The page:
Unfortunately, these basic event{handling capabilities are still on such a low level that it is very dicult for a user to construct a valid model of a discontinuous system even in the simplest of cases. In order to justify this surprising statement, a control circuit for the heating of a room, as shown in Fig. 6, is discussed. The heating process is described by a ws







-b -a


kp s(Tp s + 1)


Figure 6: Simple control circuit with discontinuities. PT1 element. The controller consists of a 3{point element together with an actuator with integral behavior, which is combined with the PT1 element in Fig. 6. At a speci c time instant t , the set point w jumps from zero to w . This system can be described by the following ACSL model: program HeatControl initial constant kp = 1; Tp = 0:1; a = 1; b = 0:05; ws = 1; ts = 0:5; x10 = 0; x20 = 0 integer mode s


! initialize input and mode (valid for x10=0, x20=0) w =0 mode = 0 ! de ne time instant when w is jumping schedule setpoint .at. ts

end dynamic derivative

! calculate model signals e = w,y u = mode  a x = integ(u; x10) y = kprealpl(Tp; x; x20) ! de ne switching of 3-point controller schedule switch .xz. (e , b) .or. (e + b)

end discrete setpoint w = ws end discrete switch if (e .lt. ,b) then mode = ,1 elseif (e .gt. b) then mode = +1 else mode = 0 endif end end end


During numerical integration, only the derivative section is executed. Since variable mode changes its value only when an event occurs, no discontinuity is present when integrating this section. An event occurs, when e , b or e + b crosses zero in either direction, or when the integration reaches time t . However, the above code will not always work correctly. Let us analyze some problematic situations: s

1. Initialization: Before the integration starts, the initial, derivative, and discrete sections are evaluated once in the order of appearance. However, this does not help with the proper initialization of the variable mode. From the block diagram of Fig. 6, it is easy to deduce that for zero initial conditions (x10 = 0, x20 = 0) of the dynamic elements and zero input of w, the control error is zero, and therefore, mode has to be initialized with zero as well. However, when any of the initial conditions are non{zero, it is by no means obvious, how the variable mode must be initialized. A proper initialization can be done in the following way: initial ::: ! initialize mode e = w , x20 if (e .lt. ,b) then mode = ,1 elseif (e .gt. b) then mode = +1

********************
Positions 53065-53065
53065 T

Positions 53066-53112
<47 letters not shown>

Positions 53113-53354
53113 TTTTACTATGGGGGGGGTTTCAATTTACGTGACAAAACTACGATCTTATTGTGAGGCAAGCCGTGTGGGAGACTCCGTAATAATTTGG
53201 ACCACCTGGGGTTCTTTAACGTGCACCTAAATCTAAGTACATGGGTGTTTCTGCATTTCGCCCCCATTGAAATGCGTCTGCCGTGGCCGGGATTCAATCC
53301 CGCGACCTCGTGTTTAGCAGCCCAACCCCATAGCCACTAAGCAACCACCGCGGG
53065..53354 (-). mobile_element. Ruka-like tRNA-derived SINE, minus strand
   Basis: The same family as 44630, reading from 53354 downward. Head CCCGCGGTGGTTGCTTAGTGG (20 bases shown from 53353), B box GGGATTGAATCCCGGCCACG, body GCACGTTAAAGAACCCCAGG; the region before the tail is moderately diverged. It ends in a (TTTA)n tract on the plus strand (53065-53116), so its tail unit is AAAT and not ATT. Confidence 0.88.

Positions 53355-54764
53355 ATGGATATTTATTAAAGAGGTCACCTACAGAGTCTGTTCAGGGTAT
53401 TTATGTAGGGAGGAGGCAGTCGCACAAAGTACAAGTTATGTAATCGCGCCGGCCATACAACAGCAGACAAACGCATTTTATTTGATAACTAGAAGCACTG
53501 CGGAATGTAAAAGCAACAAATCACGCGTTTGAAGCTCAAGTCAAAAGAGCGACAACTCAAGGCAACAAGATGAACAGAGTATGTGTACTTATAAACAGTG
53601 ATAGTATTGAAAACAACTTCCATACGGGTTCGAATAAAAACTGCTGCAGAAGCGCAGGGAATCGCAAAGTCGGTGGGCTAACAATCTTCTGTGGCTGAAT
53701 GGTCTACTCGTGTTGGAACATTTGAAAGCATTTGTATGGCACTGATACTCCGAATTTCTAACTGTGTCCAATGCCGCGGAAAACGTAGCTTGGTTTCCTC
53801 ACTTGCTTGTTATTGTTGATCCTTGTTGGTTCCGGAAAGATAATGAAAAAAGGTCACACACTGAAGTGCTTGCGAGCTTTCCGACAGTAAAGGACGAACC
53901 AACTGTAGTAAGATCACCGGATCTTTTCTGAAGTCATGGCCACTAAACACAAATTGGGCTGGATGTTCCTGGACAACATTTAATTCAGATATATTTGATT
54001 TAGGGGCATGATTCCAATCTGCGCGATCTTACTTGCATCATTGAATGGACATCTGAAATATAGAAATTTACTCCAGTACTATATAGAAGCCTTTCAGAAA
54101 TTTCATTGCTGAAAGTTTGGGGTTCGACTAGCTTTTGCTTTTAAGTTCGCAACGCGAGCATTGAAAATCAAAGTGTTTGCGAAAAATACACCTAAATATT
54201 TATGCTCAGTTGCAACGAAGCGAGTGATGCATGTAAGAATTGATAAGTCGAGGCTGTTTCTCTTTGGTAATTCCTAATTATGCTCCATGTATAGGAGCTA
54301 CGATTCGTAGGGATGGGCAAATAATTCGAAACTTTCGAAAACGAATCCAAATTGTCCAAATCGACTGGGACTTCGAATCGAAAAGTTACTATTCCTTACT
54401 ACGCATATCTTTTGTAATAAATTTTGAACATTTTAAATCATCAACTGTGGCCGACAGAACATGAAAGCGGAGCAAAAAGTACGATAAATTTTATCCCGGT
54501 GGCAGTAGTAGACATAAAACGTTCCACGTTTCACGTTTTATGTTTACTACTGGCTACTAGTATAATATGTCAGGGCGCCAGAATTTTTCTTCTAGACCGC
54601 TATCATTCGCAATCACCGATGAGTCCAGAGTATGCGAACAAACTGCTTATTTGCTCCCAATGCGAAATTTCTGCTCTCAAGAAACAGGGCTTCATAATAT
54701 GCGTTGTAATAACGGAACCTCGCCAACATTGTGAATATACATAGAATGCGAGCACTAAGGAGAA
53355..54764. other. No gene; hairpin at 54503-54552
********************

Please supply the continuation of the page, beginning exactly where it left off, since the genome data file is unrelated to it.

else mode = 0 endif

end In other words, the plant dynamics must be analyzed in order to determine the correct initial value for variable mode. Usually this requires doubling of code of the derivative and discrete sections. This process becomes more involved as the plant grows in complexity, or when the plant itself contains discontinuous elements. Furthermore, it creates a serious barrier for modularization, because the correct initialization of a local element such as the 3{point controller, requires global analysis of the model. It should be noted that, even with the above initialization scheme, the simulation will be incorrect if x20 = b and kp  x10 > x20. This is due to a subtle artifact of the crossing functions. If x20 = b, mode = 0 and the crossing function e + b is identical to zero. If kp  x10 > x20, y is growing, and therefore e decreases to a value smaller than ,b shortly after the integration started. Since an event occurs only if a crossing function crosses zero, no event is scheduled. As a consequence, mode remains zero, although it should become ,1 shortly after the integration starts. The initialization section will become even more involved if such situations are to be handled correctly. 2. Simultaneous events: What happens if a state event of the 3{point controller and the time event of the set point occur at the same time instant? In the above example, this situation can easily be provoked by simulating rst with w = 0, determining the exact time instant at which a state event occurs and then use this time instant as initial value for ts. When two events occur simultaneously, the corresponding discrete sections are executed in the order of appearance in the code. Obviously, this can lead to a wrong setting


of variable mode. Assuming that at the time of the event, w = 0 and e crosses b in the negative direction, i.e., e = b , . Due to the discrete section switch, the variable mode will be set to zero. However, when the integration starts again, w = w > 0 and e > b, i.e., mode should be 1. In other words, mode has the wrong value, independently of the ordering of the discrete sections! The correct treatment of such a situation requires merging the two discrete sections into one and doubling code from the derivative section. Again, this results in a serious barrier for modularization. s